For more information on the physics of a pinhole camera, click on my name above this post.

    P.S. Imagine what other advancements in the field of physics the Arabs might have achieved if they had not found religion in the form of Islam! :roll:

  16. Crudely Wrott

    On a related note, do you know that you have a magnifying lens at your fingertips?

    Try this. Pick a very tiny object that you can focus on comfortably. Note its apparent size. Then touch index finger to thumb on both hands, like making an “OK” gesture. Now, bring both pairs together so that both index fingers and thumbs touch. You will observe an opening between the four digits. Press them tighter to reduce the opening and bring your eye closer to it. Make the small hole as small as you can see through and look at the object again.

    Move the aperture and your eyes relative to the object until you have reasonable focus. Surprise! You now have a super power!

  17. Mad Hussein LOLscientist, FCD

    The photographer’s site includes instructions on making pinhole cameras, including the 720-degree toilet-roll camera(!). (BTW, besides his 6-month exposures, he also seems to have a thing about taking pictures from inside his mouth. WTF?)

    See also Tarja Trygg’s Solargraphy site for images like this from all over the world.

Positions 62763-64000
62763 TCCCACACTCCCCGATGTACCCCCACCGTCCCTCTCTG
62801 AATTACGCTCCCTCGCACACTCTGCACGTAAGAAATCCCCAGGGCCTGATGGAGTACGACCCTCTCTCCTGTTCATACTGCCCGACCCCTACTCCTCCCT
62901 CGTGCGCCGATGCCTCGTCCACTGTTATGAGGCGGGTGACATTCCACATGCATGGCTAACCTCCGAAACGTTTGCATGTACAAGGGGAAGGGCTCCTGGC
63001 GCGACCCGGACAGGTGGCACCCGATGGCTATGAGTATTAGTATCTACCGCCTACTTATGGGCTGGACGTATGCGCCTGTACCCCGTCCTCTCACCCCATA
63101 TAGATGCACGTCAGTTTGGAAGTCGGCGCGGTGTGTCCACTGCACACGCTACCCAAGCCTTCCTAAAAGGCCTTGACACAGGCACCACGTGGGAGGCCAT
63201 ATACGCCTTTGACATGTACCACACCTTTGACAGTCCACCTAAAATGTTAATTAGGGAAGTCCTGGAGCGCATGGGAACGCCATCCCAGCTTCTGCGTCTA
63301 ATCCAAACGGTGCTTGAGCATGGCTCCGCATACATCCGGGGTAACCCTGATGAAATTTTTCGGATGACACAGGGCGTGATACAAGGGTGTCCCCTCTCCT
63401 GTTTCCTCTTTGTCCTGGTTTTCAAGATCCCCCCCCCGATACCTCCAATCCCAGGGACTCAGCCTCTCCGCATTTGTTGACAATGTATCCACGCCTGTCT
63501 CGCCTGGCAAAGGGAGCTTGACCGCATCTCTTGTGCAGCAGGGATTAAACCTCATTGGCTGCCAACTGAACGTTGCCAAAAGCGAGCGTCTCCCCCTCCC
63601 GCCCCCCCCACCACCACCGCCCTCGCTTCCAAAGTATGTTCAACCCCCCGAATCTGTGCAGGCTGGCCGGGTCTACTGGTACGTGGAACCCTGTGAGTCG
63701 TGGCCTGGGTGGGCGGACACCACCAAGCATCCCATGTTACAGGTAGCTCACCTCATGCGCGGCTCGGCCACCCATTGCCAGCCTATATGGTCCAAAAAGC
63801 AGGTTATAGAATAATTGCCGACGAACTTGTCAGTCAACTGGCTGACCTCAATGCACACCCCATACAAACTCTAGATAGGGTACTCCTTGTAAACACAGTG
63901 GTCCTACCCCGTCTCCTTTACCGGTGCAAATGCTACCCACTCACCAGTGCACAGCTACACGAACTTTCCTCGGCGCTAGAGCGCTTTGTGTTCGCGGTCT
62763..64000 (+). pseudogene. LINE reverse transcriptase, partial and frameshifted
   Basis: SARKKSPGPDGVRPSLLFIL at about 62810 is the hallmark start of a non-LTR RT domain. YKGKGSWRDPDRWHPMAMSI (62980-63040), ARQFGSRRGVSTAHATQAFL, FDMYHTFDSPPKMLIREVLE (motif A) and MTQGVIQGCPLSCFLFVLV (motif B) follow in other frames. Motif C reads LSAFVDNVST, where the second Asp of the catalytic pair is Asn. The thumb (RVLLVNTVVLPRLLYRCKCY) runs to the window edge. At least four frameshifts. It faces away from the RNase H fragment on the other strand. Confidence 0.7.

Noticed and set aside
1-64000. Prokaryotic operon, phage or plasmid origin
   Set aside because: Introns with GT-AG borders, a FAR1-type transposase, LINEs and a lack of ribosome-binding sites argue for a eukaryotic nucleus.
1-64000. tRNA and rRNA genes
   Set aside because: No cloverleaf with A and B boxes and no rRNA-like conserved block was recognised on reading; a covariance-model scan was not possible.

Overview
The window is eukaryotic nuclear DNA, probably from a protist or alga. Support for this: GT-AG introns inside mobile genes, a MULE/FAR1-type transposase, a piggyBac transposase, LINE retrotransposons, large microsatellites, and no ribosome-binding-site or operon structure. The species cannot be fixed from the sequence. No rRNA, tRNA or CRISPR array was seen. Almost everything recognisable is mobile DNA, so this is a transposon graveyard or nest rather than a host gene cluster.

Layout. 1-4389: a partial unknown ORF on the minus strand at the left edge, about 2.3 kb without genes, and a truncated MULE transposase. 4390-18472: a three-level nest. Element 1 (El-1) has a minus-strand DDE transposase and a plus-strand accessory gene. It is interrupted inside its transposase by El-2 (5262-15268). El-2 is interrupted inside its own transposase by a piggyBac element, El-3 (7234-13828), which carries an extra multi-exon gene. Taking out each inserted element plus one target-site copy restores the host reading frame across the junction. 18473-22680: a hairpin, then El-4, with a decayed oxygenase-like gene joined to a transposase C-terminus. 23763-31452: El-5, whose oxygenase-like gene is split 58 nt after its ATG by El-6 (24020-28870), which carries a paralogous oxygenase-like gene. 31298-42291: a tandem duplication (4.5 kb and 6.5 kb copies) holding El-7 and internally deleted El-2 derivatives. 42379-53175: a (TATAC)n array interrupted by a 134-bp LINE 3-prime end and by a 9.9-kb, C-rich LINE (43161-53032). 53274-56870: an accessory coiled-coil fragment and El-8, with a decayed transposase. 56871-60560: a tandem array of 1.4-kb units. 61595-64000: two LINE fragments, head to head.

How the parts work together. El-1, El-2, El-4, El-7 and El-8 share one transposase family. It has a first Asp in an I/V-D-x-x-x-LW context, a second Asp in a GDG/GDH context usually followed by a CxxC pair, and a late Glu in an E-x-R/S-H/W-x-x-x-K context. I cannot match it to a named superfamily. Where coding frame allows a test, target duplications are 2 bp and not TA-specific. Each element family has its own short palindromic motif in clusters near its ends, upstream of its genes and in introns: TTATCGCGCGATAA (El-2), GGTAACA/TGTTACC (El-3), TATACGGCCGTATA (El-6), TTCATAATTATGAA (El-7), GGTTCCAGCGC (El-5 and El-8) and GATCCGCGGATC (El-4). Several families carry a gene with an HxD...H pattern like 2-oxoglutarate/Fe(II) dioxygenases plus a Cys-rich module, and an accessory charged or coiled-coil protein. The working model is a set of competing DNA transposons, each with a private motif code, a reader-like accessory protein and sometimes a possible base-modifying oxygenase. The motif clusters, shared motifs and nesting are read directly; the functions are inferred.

Flickr is loaded with pinhole camera aficionados, including quite a few groups. Quite a few people over there are building their own or modding everything from cheap disposables to DSLRs. Crazy fun.

  18. Pop

    I tried to make a pinhole camera as an extra grade project in high school (we still used candlelight and hourse drawn carriages back then). I gave up trying after sticking the pin in my leg. Everyone in class thought it was funny. But, then I really didn’t want to take pictures of teacher and classmates anyway. An ungly lot, them.

    A neat camrea none the less. Still, I’ll stick with Kodak, etc.

  19. Tarja Trygg has maintained a website about this technique for several years at http://www.solargraphy.com/ including a gallery of photos taken by people all over the world.
    The image is on an undeveloped piece of photographic paper. The image is made by the action of light alone. Because the particles of silver are smaller than in a developed photo and various sizes due to varying exposure, they look different colors on the negative (I think it’s an interference thing). In any event, when reversed, the sky is blue and often looks like relatively realistic color.

  20. Torbjörn Larsson, OM